Warning: This article contains potential spoilers for 'The Amazing Spider-Man' sequel.
She may be a goofball at heart, "Saturday Night Live" aficionado, and devotee to comedy legends like Diane Keaton, Steve Martin, and Gilda Radner, but don't underestimate Emma Stone's darker side.
In a recent piece in Interview magazine, Stone chatted with director and writer Cameron Crowe (currently prepping to work together on an untitled film) about everything from how she defines summer, to her changing hair colour, to bad auditions, to starting her TV career under the name Riley Stone (fun fact: her real name is Emily!).
But the most intriguing parts of the interview deal with the actress's thoughts on the sadder, scarier, more traumatic moments of life. Like her first heartbreak when she was 14, which sounds more like a horror movie than the teen comedies that gave Stone her big break.
"I was crawling on the floor. I remember throwing up ... I have never felt anything quite like that. It was so visceral. It's like someone has killed you and you have to live through it and watch it happen," she said, before adding that she eventually recovered. "It's weird when you can't make yourself cry with the same things anymore."
To Crowe, heartbreak means plenty of material for movie-making. "Creatively, do you think it's true or false that many of the artists who we know and love are often governed by a single event that happens in their life, and that event then becomes this vivid, iconic thing they return to over and over in their work?" he asked.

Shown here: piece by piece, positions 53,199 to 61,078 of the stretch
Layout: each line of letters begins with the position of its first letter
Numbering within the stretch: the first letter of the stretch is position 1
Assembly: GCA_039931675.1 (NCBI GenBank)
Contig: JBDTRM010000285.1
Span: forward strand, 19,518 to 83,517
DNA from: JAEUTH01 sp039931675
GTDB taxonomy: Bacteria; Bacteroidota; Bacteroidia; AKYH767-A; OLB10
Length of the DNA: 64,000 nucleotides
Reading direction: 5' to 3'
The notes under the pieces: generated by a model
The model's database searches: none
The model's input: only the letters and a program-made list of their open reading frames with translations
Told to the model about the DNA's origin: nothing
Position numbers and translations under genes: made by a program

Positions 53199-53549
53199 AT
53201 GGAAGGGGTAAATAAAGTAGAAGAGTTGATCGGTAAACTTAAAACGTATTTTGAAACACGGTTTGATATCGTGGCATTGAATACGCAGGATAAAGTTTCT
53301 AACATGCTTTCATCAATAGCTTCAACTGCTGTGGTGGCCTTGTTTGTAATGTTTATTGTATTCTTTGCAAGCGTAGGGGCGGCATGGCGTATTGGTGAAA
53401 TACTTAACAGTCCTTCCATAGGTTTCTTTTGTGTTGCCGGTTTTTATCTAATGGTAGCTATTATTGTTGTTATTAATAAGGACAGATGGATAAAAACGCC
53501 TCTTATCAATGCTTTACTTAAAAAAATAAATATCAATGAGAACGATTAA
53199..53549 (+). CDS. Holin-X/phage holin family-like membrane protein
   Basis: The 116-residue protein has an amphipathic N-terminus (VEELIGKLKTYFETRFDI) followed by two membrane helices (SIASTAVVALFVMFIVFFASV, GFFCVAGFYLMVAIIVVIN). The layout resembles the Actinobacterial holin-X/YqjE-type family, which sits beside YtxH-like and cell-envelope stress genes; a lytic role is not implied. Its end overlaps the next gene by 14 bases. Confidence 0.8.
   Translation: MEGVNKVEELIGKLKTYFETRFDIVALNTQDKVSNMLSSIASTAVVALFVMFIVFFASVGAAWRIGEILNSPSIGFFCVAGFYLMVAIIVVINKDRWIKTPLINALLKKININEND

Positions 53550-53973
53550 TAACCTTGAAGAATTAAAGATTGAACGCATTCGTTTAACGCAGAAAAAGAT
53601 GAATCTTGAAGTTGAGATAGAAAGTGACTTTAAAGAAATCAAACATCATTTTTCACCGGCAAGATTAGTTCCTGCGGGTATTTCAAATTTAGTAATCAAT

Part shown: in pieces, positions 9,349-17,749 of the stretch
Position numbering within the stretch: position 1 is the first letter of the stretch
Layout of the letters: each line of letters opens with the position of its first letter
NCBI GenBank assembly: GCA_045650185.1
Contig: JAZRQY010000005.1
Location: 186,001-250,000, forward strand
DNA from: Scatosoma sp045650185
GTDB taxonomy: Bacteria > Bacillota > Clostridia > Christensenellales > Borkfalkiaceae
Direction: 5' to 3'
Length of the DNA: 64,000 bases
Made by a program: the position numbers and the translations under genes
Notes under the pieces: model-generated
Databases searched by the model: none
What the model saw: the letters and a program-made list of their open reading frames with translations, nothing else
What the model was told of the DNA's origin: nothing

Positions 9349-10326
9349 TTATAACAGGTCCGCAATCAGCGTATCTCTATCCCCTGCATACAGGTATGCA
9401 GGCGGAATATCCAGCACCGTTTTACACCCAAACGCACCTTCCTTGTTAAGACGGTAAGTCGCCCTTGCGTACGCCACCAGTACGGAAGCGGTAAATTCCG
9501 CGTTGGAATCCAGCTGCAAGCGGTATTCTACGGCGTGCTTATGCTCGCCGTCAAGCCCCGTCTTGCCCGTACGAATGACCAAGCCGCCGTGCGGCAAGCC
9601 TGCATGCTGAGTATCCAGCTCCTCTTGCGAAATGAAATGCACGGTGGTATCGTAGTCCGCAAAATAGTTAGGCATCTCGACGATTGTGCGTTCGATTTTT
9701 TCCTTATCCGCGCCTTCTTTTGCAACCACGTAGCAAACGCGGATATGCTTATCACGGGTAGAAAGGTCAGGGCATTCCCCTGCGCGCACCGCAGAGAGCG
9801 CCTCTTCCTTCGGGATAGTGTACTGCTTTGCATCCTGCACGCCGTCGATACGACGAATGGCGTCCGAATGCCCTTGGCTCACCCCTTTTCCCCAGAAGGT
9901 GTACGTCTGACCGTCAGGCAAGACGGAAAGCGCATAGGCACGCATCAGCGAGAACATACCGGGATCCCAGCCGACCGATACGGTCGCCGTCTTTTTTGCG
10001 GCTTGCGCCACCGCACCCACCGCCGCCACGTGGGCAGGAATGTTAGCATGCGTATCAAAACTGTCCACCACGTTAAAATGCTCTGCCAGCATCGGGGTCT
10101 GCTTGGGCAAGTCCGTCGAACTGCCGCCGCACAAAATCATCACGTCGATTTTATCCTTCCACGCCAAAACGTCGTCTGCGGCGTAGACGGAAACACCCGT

"One-hundred percent true. There is a moment that keeps coming back over and over throughout my life," replied 23-year-old Stone, adding that this specific moment happened when she was six years old. "It's the thing that I return to when I'm making a decision out of fear. Anything that I'm doing out of fear is defined by that moment."
And while she's known for her quirky Girl-Next-Door characters in "Superbad" and "Easy A," her more recent projects are taking her to much bleaker roads, such as a live reading of Billy Wilder's "The Apartment" with Jason Reitman and Paul Rudd, in which she played the depressive Fran.
"Fran, though, is one of the saddest characters that I have ever read. She is suicidal the whole movie. She's trying to kill herself the whole time," Stone said, later commenting that she hopes her character Gwen Stacy in "The Amazing Spider-Man" and the upcoming sequel will meet an untimely end, staying true to the comic series.
"She snaps her neck because Spider-Man shoots a web out to save her, so in trying to save the person he loves, he kills her," she said, describing the plot of the comics. "That's life for you, man."
If there's one thing this interview proves, it's that Stone still has many facets of her personality to show the world.